For the past three years, young African-American men from the greater Pittsburgh area have come together in a college setting to focus on leadership development. This year the Black Male Leadership Development Institute has expanded to allow for more youths and more development.

TOMORROW’S LEADERS—High school students from the greater Pittsburgh area participate in a college-prep workshop during last year’s program.

“The biggest thing is, last year after five days you were done, but this year it’s year round. The learning will continue, the networking will continue,” said Florence Rouzier, director of education, Urban League of Greater Pittsburgh. “We want them to feel a part of strong valued community, that’s a community of strong men and nurturing adults. There are going to be so many opportunities for these young men to model these good behaviors.”

On the campus of Robert Morris University, young men in the BMLDI get to experience a taste of college life while being presented with positive images of African-American men. These men serve as faculty, they lead workshops and sessions aimed at college and career preparation as well as personal growth.

“They’re all African-American men from all walks of life to show success has many faces on it. It’s not always someone wearing a suit,” Rouzier said. “We try to show that to empower them.”

Through an increase in funding by the Heinz Endowments, the Urban Lea­­gue will be able to expand the program from five to seven days and provide a series of workshops and mentoring throughout the year. The increase of funding to $150,000 has also allowed 65 students to participate, compared to 52 last year.

With this expansion, it is more important than ever, that those students most in need of this guidance have an opportunity to participate. The Urban League has outreach efforts in the Pittsburgh Public School District, local churches and the housing authority.

“We’re not really trying to reach the kid who is a stellar leader in the school, who is the student who is already on the path to college,” said Rouzier. “We’re really trying to reach the kid who is that raw unpolished stone. The kid who has the potential that’s ready to be brought out if he could only be in the right environment. There are a lot of kids who are academically marginal or not engaged. They want to succeed, they just don’t know how.”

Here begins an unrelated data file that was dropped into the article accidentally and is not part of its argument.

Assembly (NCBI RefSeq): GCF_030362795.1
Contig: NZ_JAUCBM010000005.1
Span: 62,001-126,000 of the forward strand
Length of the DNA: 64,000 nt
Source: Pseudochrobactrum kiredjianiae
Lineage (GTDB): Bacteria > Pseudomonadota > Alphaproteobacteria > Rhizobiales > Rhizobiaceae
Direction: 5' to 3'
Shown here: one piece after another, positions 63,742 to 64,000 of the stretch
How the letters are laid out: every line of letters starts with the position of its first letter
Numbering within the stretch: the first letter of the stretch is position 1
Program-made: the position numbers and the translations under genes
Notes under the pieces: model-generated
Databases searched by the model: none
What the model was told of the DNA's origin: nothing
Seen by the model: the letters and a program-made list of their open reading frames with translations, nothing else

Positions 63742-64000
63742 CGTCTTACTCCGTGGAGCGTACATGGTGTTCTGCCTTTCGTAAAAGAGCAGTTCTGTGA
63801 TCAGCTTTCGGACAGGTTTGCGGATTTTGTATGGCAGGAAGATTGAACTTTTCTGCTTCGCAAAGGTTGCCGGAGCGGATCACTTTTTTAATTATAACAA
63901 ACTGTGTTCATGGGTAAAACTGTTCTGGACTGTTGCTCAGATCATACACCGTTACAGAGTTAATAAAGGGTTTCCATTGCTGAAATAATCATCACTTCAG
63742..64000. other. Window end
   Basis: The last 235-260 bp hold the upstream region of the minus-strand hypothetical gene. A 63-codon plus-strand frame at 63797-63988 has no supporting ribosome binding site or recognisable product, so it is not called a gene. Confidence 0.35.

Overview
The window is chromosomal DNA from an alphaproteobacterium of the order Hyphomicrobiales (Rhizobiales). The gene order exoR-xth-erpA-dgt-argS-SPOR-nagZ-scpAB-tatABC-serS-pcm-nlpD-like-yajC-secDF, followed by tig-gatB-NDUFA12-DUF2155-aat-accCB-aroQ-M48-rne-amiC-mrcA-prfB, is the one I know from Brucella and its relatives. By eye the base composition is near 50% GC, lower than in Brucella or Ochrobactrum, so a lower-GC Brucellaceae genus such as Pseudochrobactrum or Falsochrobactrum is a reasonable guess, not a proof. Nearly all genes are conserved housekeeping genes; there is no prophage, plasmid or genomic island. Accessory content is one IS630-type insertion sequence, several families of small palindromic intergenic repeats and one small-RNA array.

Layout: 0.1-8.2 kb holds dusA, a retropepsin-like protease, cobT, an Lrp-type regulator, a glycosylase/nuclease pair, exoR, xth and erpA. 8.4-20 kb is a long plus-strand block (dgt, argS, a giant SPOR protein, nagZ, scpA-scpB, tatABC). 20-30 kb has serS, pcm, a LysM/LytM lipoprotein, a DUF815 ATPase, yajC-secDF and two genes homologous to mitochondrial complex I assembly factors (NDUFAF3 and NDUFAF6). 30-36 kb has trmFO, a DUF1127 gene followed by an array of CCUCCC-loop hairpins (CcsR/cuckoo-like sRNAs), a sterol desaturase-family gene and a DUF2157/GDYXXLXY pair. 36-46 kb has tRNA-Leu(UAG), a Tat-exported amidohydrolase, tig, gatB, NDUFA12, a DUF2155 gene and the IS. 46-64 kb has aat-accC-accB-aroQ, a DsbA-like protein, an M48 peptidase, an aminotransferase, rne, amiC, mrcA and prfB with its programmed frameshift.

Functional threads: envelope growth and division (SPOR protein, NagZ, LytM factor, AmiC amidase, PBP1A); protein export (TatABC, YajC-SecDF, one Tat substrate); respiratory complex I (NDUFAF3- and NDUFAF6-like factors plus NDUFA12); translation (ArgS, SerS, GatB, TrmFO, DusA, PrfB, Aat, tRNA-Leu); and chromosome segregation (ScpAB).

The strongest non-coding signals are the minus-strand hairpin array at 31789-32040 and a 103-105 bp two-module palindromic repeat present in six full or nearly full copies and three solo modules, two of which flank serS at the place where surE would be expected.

And while some would argue the greatest number of unpolished stones can be found right in the inner-city of Pittsburgh, in the Pittsburgh Public School District, Rouzier disagrees.

“I would question the statement that it’s mostly needed in the PPS. All of the schools outside of the PPS, we are needed there, too,” Rouzier said. “We’ve made an effort to expand outside of the city. We want to be inclusive. We think it’s important for a kid from Sewickley Academy to meet a kid from Duquesne.”

The expansion of the program will allow for the Urban League to form a type of fraternity where the young men will stay linked through social networking and monthly workshops. They will also be connected with an e-mentor.

“One of the things we know we can do and we know we have done is create a community. It’s okay in that group to be smart,” Rouzier said. “Some kids, depending on the community they live in, they have all these aspirations, but put them in a group of young people who all want to achieve and they will.”

The program is open to students in grades nine through 12. Enrollment is open until June 4 and the program will run June 20-27.

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